In 1999, in preparation for the opening of our first temporary exhibit Fangs, I joined then Curator Dr Patrick Garratt and then Assistant Curator Simon Chater on a three-week eel-collecting trip to KwaZulu-Natal. We spent a week in Richards Bay fishing for pike conger eels – apparently these are among the most ferocious of eels and local fishermen have more than just a healthy respect for them. Much to our dismay we came away empty handed, but the experience itself was a fruitful one for me as I was in the presence of two very knowledgeable men. Not only did I learn to prepare traces for fishing; I was also able to witness first-hand the intricate procedure of cutting long slithery eels from a tangled line and releasing them unharmed back into the water. I also learned something of the workings of a large harbour, about astronomy and weather systems as well as the identification of a variety of birds.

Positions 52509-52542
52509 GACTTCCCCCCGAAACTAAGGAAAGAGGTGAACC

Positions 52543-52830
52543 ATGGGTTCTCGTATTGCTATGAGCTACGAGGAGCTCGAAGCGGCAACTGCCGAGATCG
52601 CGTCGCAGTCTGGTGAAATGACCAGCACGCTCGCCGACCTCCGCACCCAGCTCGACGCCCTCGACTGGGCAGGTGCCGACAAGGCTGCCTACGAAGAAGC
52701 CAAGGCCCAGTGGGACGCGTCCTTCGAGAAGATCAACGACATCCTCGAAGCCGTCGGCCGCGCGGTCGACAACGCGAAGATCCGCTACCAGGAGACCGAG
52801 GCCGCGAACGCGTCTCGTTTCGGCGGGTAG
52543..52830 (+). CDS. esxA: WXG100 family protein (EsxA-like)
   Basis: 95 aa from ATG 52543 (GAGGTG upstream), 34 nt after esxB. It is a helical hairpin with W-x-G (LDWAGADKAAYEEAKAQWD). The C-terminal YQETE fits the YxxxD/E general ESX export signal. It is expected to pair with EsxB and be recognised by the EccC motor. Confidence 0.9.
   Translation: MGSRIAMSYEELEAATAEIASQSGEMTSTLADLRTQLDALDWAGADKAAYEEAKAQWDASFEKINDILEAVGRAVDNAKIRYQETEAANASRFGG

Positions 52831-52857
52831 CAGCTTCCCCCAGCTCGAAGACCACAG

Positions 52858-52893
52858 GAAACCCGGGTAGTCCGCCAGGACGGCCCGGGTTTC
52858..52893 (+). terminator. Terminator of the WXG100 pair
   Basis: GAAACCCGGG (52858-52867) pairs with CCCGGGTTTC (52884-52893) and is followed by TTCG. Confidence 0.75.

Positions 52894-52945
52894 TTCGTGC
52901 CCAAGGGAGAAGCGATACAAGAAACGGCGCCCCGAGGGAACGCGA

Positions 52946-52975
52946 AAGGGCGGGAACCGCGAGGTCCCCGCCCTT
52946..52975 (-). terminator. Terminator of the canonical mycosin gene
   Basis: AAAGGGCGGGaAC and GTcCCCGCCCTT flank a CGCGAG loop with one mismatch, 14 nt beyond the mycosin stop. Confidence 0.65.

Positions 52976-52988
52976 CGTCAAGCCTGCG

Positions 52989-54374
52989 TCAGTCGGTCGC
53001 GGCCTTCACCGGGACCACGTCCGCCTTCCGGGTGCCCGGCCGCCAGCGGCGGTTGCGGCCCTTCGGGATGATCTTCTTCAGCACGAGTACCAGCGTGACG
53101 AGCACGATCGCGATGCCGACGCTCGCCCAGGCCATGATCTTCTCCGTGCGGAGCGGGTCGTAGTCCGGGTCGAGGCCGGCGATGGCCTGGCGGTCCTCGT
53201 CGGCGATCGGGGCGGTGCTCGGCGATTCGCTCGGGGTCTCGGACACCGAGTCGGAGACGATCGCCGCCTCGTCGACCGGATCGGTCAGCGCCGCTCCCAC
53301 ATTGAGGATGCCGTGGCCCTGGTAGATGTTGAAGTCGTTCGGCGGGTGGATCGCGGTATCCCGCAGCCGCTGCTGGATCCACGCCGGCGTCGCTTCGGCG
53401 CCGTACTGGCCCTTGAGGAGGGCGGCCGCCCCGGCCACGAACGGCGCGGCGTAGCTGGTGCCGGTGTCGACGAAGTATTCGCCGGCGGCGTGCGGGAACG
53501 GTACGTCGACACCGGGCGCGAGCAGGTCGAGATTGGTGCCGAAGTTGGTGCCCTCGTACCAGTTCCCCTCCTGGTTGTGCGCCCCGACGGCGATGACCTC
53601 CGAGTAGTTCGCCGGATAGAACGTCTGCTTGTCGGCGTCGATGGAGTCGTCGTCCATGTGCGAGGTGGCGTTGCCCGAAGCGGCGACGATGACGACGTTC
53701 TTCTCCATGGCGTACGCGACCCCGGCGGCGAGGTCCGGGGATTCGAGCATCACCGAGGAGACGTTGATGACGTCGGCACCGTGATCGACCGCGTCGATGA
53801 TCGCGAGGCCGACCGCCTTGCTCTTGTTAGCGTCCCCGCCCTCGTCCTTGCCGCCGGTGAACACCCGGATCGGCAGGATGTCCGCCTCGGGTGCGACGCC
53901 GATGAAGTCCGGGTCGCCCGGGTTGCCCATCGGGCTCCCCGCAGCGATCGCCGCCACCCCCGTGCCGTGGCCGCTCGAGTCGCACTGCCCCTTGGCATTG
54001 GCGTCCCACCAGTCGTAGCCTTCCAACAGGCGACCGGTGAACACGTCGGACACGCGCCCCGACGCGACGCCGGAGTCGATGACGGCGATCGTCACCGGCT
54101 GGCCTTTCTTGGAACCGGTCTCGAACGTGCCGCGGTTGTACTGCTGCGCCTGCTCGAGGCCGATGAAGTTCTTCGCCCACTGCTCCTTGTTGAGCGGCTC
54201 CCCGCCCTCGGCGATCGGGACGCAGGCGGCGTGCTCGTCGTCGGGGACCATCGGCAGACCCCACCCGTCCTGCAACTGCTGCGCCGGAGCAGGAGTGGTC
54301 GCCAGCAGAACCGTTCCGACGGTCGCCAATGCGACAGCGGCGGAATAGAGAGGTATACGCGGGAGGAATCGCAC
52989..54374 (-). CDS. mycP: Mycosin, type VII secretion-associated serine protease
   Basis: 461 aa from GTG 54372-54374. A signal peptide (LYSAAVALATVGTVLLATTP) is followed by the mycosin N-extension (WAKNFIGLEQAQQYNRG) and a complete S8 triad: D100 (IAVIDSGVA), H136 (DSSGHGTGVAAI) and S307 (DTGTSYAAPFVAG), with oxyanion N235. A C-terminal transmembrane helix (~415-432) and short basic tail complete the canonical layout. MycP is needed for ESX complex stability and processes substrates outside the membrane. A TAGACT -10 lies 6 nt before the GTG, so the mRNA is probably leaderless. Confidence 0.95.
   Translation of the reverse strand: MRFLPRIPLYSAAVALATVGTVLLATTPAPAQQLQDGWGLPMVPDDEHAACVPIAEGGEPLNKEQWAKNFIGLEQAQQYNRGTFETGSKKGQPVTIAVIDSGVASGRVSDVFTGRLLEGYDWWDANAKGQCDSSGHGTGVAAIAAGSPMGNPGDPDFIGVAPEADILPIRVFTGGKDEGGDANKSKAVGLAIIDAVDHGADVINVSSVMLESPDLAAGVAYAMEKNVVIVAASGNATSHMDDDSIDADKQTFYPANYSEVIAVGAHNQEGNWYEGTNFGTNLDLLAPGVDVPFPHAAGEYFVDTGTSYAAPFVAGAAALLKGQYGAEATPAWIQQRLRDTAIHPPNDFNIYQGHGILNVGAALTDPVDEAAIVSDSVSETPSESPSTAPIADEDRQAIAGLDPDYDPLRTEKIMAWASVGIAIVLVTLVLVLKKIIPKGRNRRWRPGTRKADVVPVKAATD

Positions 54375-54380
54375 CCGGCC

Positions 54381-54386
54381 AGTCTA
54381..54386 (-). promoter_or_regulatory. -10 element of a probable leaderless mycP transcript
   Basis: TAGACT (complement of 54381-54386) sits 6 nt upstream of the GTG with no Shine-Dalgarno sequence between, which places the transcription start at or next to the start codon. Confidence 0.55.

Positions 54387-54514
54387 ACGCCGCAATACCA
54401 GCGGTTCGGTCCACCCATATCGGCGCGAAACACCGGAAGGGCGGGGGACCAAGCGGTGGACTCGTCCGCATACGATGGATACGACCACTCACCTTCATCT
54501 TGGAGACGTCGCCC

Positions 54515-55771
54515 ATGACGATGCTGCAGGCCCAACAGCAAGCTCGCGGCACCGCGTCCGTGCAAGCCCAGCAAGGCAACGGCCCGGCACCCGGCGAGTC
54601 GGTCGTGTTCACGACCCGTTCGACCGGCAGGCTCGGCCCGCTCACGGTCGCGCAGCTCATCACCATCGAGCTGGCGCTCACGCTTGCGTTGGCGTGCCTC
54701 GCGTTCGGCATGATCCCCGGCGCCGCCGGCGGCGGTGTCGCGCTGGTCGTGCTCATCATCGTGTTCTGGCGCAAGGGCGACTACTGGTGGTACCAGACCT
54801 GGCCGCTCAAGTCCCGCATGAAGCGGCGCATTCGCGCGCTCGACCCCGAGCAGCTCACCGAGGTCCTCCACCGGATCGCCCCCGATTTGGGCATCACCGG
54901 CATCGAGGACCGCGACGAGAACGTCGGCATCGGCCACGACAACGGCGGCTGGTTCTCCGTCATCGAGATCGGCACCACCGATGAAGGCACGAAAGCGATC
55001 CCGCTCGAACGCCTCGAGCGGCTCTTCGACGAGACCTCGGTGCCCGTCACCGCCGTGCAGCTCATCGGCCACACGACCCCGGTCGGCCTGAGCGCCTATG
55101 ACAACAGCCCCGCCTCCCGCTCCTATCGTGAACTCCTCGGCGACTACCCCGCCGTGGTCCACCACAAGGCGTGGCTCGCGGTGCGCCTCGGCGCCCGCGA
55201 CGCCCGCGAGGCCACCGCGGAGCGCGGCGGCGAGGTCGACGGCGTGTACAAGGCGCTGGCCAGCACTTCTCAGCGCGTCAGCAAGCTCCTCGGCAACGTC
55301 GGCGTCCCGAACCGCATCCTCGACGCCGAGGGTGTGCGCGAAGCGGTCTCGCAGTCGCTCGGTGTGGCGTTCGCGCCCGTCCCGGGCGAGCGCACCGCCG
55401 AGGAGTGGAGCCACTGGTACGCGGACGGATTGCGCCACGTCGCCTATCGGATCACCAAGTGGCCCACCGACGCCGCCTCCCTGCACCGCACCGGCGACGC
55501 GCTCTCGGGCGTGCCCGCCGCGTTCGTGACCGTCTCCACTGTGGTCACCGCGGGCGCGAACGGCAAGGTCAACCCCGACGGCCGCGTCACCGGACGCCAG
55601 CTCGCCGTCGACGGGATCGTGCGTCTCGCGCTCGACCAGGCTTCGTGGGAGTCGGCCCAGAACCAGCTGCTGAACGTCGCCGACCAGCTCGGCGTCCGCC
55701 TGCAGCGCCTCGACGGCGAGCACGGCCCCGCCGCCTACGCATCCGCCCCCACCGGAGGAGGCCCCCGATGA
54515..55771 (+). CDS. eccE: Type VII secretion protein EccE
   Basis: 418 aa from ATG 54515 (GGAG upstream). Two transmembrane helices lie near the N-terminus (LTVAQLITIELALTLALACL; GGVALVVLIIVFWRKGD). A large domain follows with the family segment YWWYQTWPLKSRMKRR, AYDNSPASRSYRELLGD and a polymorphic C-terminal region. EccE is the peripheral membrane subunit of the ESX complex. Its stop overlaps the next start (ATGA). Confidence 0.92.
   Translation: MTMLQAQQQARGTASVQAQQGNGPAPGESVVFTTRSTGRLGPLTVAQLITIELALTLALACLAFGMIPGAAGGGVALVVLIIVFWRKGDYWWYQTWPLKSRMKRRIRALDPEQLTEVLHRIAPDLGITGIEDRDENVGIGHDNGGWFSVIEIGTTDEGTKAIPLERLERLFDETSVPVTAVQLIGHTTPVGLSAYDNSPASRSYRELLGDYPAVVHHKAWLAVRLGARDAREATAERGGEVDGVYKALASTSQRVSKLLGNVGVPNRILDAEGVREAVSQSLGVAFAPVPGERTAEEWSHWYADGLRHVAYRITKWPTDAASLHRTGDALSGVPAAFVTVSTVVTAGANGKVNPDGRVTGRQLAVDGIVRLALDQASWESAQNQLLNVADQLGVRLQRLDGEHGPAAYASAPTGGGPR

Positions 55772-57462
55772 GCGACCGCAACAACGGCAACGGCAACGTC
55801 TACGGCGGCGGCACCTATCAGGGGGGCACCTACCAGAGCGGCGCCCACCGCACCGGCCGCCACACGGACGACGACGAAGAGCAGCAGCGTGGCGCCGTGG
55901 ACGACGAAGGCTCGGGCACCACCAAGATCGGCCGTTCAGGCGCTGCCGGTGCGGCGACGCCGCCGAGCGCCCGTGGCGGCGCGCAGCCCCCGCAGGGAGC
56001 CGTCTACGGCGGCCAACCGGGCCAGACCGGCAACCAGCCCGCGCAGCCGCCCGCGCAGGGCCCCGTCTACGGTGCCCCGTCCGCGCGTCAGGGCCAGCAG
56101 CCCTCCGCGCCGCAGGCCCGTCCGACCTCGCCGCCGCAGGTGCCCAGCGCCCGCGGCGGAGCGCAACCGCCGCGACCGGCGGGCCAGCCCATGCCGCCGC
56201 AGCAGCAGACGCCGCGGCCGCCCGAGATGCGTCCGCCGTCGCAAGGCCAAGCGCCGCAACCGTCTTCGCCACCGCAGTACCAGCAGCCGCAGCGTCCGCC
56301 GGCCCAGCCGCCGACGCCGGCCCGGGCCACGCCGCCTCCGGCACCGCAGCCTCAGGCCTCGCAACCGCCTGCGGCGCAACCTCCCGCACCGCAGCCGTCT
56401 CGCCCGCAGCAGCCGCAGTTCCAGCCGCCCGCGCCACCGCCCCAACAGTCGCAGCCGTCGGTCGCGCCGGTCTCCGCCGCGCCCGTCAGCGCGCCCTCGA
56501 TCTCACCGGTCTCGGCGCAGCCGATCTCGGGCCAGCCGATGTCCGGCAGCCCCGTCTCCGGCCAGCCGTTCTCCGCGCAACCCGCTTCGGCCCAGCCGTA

The second stage of the trip was spent diving off the south coast of KZN. Every morning, just after sunrise, we would launch from the Umkomaas River and head out to sea. Our mission during this stage was to collect a variety of large moray eels, such as honeycombs, starrys and blackcheeks. Using a large transparent heavy-duty plastic bag and a bottle of anaesthetic, the eels were quickly and quietly collected and taken up to the surface where they were transferred into a large holding tank on the boat.
Two memories stand out for me from our dives: the first was snorkelling with a school of dolphins –I was stunned that I could actually hear them communicating with one another as they circled and looped below us.